If you want no surprises about No Time To Die, then this is your stop. There's going to be spoilers.
At the beginning of No Time To Die, Léa Seydoux's Madeleine Swann is seen in her youth at her snowcapped, remote childhood home. Her father, not seen, is an assassin for the criminal organisation Spectre. Her mother, a drunk, is barely conscious on the sofa. So inebriated is she that the silent, masked figure leering over her is only spotted too late. She is then riddled with bullets.
As Swann tries to escape, she peers into the same camouflage: a terrifyingly serene Noh mask that is borrowed from Kabuki theatre culture. "[It] is the face of an actor and [they] can never be parted from it," Japanese photographer Toshiro Morita told CNN in 2018. "Humans try to hide their emotions, but masks don't tell you anything."
Therein lies the main thrust of Lyutsifer Safin: the unknown, unhinged villain of No Time To Die, and the man behind the mask. Unnervingly played by Rami Malek, Daniel Craig's final nemesis is perhaps the Bondverse's most evil – and its most enigmatic. In almost every scene (masked or otherwise), his motives are unclear, his emotions well hidden. We don't know much about this Safin. That makes him all the more terrifying.
When No Time To Die's costume designer Suttirat Anne Larlarb sat down with Esquire, it became clear that the Noh mask was an intentional tool to maximise on this fear of the unknown – and to help paint a clearer picture of Safin while obscuring him further. "We knew we wanted to mask his identity for a certain part of the film, and we were looking at different influences," Larlarb says over Zoom. "And we knew we needed to look at different influences as Cary [Joji Fukunaga], our director, gave me a few different adjectives: aggressive, but hidden; serene, but hidden; so many things, but hidden."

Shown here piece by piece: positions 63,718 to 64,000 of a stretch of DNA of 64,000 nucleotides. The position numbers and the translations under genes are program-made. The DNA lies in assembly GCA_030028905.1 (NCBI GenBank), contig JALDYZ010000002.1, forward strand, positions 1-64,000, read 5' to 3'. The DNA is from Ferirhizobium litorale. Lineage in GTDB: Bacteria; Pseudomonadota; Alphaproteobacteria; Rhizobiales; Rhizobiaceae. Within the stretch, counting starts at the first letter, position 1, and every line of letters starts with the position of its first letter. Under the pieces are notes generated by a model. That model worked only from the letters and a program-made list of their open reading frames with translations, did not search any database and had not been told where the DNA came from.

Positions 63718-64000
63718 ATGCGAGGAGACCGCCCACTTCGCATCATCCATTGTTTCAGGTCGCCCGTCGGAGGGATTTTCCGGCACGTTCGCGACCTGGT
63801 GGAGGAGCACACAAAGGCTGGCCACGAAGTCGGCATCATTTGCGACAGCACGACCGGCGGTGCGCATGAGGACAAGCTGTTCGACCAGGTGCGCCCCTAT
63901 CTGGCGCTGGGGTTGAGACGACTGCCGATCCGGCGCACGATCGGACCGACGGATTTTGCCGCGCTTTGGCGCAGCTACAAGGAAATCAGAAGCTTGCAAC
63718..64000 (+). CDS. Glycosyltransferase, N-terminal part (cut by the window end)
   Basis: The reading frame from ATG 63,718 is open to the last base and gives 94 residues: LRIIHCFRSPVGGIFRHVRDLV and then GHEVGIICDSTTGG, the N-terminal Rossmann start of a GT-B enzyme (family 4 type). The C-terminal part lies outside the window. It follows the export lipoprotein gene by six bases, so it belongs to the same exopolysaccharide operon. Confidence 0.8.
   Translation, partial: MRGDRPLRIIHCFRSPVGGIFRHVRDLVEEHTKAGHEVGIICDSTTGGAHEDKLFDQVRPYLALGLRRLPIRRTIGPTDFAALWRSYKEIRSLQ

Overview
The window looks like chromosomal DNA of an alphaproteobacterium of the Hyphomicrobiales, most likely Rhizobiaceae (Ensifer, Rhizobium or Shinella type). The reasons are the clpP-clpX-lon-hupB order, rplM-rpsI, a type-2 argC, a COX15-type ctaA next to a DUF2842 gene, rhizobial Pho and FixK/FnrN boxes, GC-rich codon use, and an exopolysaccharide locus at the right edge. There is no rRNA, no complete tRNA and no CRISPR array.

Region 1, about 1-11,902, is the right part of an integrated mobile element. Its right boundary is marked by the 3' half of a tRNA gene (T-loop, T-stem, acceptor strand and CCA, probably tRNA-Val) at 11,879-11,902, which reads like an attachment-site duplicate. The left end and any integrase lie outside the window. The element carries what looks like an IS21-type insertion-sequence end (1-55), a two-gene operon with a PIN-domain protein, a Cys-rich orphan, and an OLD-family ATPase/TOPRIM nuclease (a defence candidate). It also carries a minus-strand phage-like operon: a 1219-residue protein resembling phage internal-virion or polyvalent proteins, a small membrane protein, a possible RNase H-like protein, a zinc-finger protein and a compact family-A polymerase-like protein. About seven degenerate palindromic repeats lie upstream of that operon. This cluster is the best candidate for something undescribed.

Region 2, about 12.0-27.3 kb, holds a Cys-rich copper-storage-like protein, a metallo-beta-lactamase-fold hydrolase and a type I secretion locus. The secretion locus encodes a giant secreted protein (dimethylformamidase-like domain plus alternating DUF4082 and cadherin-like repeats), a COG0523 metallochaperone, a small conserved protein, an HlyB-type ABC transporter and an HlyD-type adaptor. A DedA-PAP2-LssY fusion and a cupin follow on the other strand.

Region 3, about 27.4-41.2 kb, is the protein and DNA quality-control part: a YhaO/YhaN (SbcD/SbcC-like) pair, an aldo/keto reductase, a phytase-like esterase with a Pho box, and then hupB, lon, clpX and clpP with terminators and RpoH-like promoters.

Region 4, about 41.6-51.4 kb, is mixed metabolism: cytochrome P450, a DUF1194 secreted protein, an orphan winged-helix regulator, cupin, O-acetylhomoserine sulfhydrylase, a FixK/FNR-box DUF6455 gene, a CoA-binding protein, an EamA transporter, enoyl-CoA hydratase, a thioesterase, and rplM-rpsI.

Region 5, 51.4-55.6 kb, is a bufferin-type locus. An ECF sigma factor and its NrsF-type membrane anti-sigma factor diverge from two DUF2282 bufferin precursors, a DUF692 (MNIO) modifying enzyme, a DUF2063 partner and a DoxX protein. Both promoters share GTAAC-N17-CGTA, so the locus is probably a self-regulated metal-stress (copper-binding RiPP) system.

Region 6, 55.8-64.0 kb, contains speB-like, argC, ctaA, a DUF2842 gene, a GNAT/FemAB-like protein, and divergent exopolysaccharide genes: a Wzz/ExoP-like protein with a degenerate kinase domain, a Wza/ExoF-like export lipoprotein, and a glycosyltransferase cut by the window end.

Again, the traditional Noh mask seemed to do all of these things, and yet none of them. Lalarb only became aware of its shapeshifting potential when in the R&D phase. "I came across a photo series of a Noh mask that had been lit from behind. First off, it was a very pure and platonic form," she says. "But when it was lit from different angles, the expressionless face changed so much with each shot. It was aggressive, then serene, then terrifying, then caring, and that's something that really spoke to [Fukunaga]. That's what we wanted to start with."
Indeed, Safin only appears in a handful of scenes, but his introduction while wearing the mask sets the temperature of who this villain is. It is also worn for practical reasons in relation to the story. As the sole survivor of a mass dioxin poisoning that sees his entire family murdered, Safin's skin is disfigured; a greyscale map of broken veins and seared bones. And it seems the SFX team did their research. According to the World Health Organisation, exposure to high levels of dioxin "may result in skin lesions, such as chloracne and patchy darkening of the skin, and altered liver function." Though the Bond canon has come under fair and sustained criticism for its demonisation of people with disfigurements, Safin's appearance is, at least, medically accurate.
That makes the mask all the more significant. It maintains anonymity. It allows Safin to hide his past. But it also does so much more than that. The mask also alludes to the emotional tensions within. Several times, Lalarb describes Malek's character as an "architect of the world", someone who is "so self-assured, and always thinking and creating." He is angry and disillusioned, yet fervent and impassioned, calm and short-tempered; an aesthete and a destroyer all at once. These multiple sides are only rarely visible to the audience. But like the Noh mask, we are afforded these views when a new light shines in. Slowly but surely, Safin's mask is peeled away. "People want oblivion and a few of us are born to build it for them," he says towards the film's final act, fully revealing his intentions for both Bond and the world to see. "So here I am, their invisible God, sneaking under their skin."
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